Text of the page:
Poet Warsan Shire's words spoken on Beyoncé’s new album

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The work of a Somali-British poet is reaching a huge new audience after being featured in US pop singer Beyoncé's new video album. Beyoncé reads parts of Warsan Shire’s poems, including ‘For Women Who Are Difficult To Love’, ‘The Unbearable Weight of Staying (the End of the Relationship)’ and ‘Nail Technician as Palm Reader’ between songs in her new video album Lemonade.

Writing in the Guardian, Rafia Zakaria said: “Truly, Shire was a brilliant choice for Beyoncé’s unapologetically black and female album: like the people and places from which they are woven, Shire’s poems – published in a volume titled Teaching My Mother How to Give Birth – are laden with longing for other lands and complicated by the contradictions of belonging in new ones. In ‘Conversations about Home’, she writes: ‘I tore up and ate my own passport in an airport hotel. I’m bloated with language I can’t afford to forget’, and: ‘They ask me how did you get here? Can’t you see it on my body? The Libyan desert red with immigrant bodies, the Gulf of Aden bloated, the city of Rome with no jacket.’ “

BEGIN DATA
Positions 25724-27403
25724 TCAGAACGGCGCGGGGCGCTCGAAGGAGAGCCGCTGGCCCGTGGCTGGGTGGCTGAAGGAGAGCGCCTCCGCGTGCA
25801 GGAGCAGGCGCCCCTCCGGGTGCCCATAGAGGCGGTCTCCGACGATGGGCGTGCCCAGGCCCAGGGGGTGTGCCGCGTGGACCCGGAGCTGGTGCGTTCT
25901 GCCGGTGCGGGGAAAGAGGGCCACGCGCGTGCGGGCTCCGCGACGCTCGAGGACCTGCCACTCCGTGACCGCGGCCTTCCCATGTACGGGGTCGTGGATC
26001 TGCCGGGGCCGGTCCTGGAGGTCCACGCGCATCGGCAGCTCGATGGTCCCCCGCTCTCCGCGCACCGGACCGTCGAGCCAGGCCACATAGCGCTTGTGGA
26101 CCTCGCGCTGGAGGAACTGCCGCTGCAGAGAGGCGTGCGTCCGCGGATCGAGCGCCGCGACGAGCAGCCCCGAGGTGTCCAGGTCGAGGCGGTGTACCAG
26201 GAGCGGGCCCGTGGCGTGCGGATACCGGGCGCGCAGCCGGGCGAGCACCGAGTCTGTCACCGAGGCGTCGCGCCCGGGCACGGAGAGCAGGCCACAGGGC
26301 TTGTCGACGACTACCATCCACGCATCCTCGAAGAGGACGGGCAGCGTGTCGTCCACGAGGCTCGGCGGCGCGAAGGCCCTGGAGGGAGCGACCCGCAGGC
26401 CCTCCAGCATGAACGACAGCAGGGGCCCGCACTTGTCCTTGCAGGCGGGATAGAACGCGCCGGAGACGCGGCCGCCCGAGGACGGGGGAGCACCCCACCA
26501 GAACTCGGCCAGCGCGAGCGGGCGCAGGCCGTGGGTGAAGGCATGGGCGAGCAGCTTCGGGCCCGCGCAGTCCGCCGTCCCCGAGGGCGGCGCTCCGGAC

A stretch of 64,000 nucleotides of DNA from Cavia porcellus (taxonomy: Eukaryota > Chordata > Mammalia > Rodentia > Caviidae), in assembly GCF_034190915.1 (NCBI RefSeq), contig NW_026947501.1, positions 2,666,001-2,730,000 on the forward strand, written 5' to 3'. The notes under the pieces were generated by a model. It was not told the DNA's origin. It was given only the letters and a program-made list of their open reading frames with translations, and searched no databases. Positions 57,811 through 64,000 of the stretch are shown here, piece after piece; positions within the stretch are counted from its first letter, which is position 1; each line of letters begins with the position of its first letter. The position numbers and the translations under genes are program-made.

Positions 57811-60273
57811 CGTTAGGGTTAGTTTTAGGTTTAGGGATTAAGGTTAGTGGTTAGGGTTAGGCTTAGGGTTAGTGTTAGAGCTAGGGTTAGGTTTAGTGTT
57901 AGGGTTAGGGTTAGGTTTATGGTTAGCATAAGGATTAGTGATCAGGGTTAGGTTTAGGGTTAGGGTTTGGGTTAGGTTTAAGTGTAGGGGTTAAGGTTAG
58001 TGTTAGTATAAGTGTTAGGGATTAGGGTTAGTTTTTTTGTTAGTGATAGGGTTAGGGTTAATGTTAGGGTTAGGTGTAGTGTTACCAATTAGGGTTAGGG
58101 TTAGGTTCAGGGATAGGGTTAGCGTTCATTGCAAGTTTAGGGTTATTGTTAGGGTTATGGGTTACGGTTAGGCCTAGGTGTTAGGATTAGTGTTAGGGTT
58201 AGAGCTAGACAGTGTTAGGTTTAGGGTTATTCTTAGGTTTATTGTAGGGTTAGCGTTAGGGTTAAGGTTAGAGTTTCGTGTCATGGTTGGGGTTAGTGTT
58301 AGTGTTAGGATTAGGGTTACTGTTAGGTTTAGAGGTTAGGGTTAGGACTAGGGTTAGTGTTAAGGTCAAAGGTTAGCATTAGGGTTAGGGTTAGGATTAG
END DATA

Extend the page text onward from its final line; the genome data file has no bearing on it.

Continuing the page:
Warsan Shire was the first Young Poet Laureate for London, and has won Brunel University’s African poetry prize. Her poetry pamphlet, Teaching My Mother How to Give Birth, was published in 2011 by flipped eye, which will also be publishing her first full collection later this year. Her ‘War Poem’ is included in the Poetry Society book The Pity, commissioned to mark the centenary of the first world war.

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